Get along little doh-ggie

And then there is the rock that became a tree. Or is this some kind of forest doppelgänger caught between states. Keith is trying to get a closer look. We honestly can’t tell where the rock ends and the tree begins.

Don’t get too close, Keith. Sumpin’ aint right there

So all this weirdness has me looking around at everything. And then I see my first bear! It has climbed up this big tree and is just hanging on while we walk below.

Hang on, little bear!

OK, it’s not a bear. But for a few seconds I thought it was, and I think that you might have thought the same thing! Hiking sure is fun this morning.

The sun, the sun!

And then, just after lunch, we get our first real-deal AT view. The fog has cleared, the sun emerges and we see a mountain across a valley. We jump up and down. We cherish the moment. For the first time since our hike began, I have an actual shadow.

PCT hikers, avert your eyes. This is a view on the AT!
My usual companion is back

The dappled sun in the afternoon is wonderful. We hike at a good pace, enjoying our “work”. More trail beauties command my attention. The flower below looks sort of like an orchid or a silk bag. It is the only one like it I have seen. After that, my attention goes to some tiny leaves. The leaves are not unusual but their coloring sure is.

This actually might be a Lady Slipper
Getting a jump on autumn?

Blue Mountain shelter

There is one forlorn hiker in the Blue Mountain shelter when we arrive. His adjustment to the hiking life has been difficult and he is unsure what to do next. His wife is unhappy with him. She feels he is being selfish. She feels abandoned. But soon other hikers arrive, and the change in conversation puts everyone at ease. Friends we have made over the last few days fill the campsite. Everyone makes dinner and the hiss of propane stoves boiling water is our back-country white-noise generator smoothing out the spaces between conversations, linking our common destinies.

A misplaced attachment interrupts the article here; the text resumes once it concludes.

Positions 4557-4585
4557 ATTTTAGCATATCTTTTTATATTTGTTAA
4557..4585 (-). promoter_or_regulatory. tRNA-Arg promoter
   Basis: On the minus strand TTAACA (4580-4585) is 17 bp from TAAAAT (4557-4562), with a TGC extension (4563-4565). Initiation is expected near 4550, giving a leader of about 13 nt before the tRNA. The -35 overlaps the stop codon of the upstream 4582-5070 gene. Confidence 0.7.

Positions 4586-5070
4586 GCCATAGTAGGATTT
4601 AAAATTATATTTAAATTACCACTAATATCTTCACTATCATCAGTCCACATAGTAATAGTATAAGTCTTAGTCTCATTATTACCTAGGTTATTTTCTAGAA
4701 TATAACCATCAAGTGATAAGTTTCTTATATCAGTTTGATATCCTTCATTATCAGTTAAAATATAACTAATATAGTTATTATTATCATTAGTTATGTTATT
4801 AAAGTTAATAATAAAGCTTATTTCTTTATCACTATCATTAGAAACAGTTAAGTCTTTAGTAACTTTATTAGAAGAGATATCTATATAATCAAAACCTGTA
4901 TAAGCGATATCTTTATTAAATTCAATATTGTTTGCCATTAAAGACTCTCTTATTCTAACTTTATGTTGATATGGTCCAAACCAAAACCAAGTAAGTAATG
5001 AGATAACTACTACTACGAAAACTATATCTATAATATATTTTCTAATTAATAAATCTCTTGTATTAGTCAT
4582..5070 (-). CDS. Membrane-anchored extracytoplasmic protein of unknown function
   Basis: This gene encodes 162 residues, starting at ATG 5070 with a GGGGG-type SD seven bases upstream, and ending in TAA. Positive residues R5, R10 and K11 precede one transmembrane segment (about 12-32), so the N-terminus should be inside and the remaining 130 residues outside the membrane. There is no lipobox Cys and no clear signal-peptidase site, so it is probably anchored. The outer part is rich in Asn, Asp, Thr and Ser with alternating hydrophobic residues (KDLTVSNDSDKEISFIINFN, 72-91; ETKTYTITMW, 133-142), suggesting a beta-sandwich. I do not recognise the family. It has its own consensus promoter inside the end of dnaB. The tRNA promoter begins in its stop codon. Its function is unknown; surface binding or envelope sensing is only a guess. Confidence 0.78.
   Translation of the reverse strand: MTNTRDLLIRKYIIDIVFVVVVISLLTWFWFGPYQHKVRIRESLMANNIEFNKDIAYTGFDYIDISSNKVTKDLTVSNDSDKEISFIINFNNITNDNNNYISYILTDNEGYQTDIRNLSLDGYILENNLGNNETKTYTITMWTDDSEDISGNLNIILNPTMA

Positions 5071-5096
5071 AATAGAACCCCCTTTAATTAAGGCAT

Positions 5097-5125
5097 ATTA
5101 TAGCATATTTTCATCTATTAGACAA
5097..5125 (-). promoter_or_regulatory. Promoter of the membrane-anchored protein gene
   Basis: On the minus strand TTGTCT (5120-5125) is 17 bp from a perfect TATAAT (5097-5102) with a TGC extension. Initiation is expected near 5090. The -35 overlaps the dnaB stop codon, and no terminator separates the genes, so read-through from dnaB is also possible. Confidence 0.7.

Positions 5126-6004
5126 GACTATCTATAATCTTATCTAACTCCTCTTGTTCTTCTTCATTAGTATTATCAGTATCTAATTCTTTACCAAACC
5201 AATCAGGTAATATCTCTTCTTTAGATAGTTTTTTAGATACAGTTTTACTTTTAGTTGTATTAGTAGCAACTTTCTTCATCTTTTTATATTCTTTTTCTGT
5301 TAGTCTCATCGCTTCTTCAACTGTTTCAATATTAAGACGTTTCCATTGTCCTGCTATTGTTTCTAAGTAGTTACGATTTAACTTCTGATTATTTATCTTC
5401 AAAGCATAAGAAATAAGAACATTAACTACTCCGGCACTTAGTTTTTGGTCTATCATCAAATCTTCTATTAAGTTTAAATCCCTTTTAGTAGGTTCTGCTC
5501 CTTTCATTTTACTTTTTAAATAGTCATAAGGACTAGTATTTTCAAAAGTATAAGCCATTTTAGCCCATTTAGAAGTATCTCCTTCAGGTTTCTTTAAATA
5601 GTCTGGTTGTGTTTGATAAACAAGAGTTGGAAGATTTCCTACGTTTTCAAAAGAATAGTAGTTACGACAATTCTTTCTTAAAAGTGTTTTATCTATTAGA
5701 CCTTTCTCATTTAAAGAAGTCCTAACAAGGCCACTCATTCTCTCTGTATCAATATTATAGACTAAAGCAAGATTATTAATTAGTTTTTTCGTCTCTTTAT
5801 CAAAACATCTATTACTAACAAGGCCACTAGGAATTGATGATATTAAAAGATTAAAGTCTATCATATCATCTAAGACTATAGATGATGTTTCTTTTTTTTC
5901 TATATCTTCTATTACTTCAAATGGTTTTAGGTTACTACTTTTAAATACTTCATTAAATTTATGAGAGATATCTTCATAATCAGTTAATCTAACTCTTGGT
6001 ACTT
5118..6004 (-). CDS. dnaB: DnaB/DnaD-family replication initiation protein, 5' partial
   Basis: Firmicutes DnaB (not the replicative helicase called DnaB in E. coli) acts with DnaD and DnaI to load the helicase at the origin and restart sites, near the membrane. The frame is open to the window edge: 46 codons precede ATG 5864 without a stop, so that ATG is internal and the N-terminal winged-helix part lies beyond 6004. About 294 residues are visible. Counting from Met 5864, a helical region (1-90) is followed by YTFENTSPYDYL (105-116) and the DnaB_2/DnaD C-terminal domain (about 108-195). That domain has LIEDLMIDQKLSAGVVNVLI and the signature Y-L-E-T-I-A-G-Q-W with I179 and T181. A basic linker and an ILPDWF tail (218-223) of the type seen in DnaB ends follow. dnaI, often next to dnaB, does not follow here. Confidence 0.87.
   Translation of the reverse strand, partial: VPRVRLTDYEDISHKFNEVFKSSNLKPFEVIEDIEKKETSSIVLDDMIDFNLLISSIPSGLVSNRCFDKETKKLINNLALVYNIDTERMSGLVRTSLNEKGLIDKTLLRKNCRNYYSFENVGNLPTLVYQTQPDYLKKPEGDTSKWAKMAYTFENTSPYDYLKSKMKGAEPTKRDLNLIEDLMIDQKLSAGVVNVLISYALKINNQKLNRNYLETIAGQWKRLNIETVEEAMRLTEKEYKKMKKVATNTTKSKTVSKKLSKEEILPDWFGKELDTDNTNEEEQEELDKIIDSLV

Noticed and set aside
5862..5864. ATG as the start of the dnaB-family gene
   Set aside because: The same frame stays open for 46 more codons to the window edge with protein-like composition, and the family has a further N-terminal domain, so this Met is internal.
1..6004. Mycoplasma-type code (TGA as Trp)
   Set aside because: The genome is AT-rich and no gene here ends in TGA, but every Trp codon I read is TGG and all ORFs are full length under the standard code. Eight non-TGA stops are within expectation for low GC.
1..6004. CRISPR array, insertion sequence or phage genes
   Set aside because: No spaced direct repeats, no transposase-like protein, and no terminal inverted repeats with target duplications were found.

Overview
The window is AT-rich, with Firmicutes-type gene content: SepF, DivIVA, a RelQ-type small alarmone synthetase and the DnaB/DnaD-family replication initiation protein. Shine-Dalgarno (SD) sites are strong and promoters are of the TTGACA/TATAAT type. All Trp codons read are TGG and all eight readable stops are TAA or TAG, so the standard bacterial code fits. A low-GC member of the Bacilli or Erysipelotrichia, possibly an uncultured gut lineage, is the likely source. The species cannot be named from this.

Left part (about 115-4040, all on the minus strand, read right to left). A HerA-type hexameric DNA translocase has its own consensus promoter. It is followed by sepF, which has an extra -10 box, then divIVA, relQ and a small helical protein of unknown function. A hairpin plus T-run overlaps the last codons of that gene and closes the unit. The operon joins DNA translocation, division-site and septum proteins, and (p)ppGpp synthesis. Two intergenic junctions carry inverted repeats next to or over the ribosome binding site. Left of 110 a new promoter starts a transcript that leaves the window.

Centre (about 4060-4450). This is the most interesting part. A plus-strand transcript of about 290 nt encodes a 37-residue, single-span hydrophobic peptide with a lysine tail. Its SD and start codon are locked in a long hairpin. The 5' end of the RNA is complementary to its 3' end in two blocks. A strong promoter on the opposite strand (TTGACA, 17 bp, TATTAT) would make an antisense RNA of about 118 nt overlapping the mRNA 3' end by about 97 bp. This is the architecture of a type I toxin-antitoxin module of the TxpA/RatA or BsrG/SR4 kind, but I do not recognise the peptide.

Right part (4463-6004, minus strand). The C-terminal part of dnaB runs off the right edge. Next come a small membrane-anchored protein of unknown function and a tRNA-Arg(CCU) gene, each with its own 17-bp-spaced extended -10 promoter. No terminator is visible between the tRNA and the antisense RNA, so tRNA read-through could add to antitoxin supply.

Not staying in the shelter is in vogue here

We joke about bears and food and gear. By 9pm, the twenty souls on this hill fall silent. The only sounds are occasional. An aluminum cook set rattles. A zipper closes. An air mattress groans. And this writer puts his blog away, adjusts his quilt and closes his eyes. Town tomorrow. Sweet dreams.

  • May 8
  • Miles hiked today: 12
  • Total AT miles: 50
  • Animals of note: “shadow” bear, scarlet tanager (no lie!)

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Comments 4

  • Smitty : Jun 10th

    Posting everyday, unique pics, very nice. You said shakedown hike why do I think your going for Harper’s ferry? Did I smoke too much again?

  • David Groce : Jun 10th

    Thank you, David, for your commitment to writing, and for posting your experiences and impressions on this site. I receive a small thrill each time I find a notice in my email inbox that you have created a new post. When you’re tired, distracted, and feeling uninspired to make the commitment, please remember those of us who are not on the trail and who are waiting to hear from you again.

    • David Somers : Jun 10th

      Thanks, David. Writing is important to me. I’m glad you are enjoying it.

  • Moss : Jun 14th

    Beautifully written!